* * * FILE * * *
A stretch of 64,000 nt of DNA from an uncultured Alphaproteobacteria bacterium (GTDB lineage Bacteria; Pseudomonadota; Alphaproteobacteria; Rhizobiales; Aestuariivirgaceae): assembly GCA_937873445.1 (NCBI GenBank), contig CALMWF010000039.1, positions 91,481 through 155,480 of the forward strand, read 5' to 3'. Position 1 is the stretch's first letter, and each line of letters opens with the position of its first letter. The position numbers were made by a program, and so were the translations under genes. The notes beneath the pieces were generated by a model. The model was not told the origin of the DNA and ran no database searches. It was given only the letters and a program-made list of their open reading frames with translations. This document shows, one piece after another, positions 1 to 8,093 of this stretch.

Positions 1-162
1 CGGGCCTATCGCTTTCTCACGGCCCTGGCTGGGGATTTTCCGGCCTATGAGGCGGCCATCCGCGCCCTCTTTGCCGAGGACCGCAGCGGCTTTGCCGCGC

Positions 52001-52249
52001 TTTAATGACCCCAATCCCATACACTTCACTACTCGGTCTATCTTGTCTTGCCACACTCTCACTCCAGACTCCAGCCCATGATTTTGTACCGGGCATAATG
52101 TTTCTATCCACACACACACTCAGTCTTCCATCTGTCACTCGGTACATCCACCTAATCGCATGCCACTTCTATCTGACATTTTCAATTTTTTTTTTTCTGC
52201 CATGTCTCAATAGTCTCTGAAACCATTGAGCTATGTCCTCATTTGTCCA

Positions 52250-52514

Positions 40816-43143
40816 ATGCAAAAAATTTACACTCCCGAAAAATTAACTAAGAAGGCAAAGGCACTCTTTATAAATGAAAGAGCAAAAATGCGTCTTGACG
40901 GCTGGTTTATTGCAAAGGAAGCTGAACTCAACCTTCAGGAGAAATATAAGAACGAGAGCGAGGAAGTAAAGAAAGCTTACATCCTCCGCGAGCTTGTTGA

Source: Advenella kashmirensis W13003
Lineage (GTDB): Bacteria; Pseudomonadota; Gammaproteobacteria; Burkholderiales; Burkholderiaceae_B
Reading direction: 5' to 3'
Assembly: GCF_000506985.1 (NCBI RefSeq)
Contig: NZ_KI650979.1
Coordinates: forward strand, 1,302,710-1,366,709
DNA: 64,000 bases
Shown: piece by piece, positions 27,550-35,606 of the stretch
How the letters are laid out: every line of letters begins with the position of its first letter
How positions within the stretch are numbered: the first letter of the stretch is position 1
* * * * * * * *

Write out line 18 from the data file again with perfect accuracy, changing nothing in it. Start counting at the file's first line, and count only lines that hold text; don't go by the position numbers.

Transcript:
DNA: 64,000 bases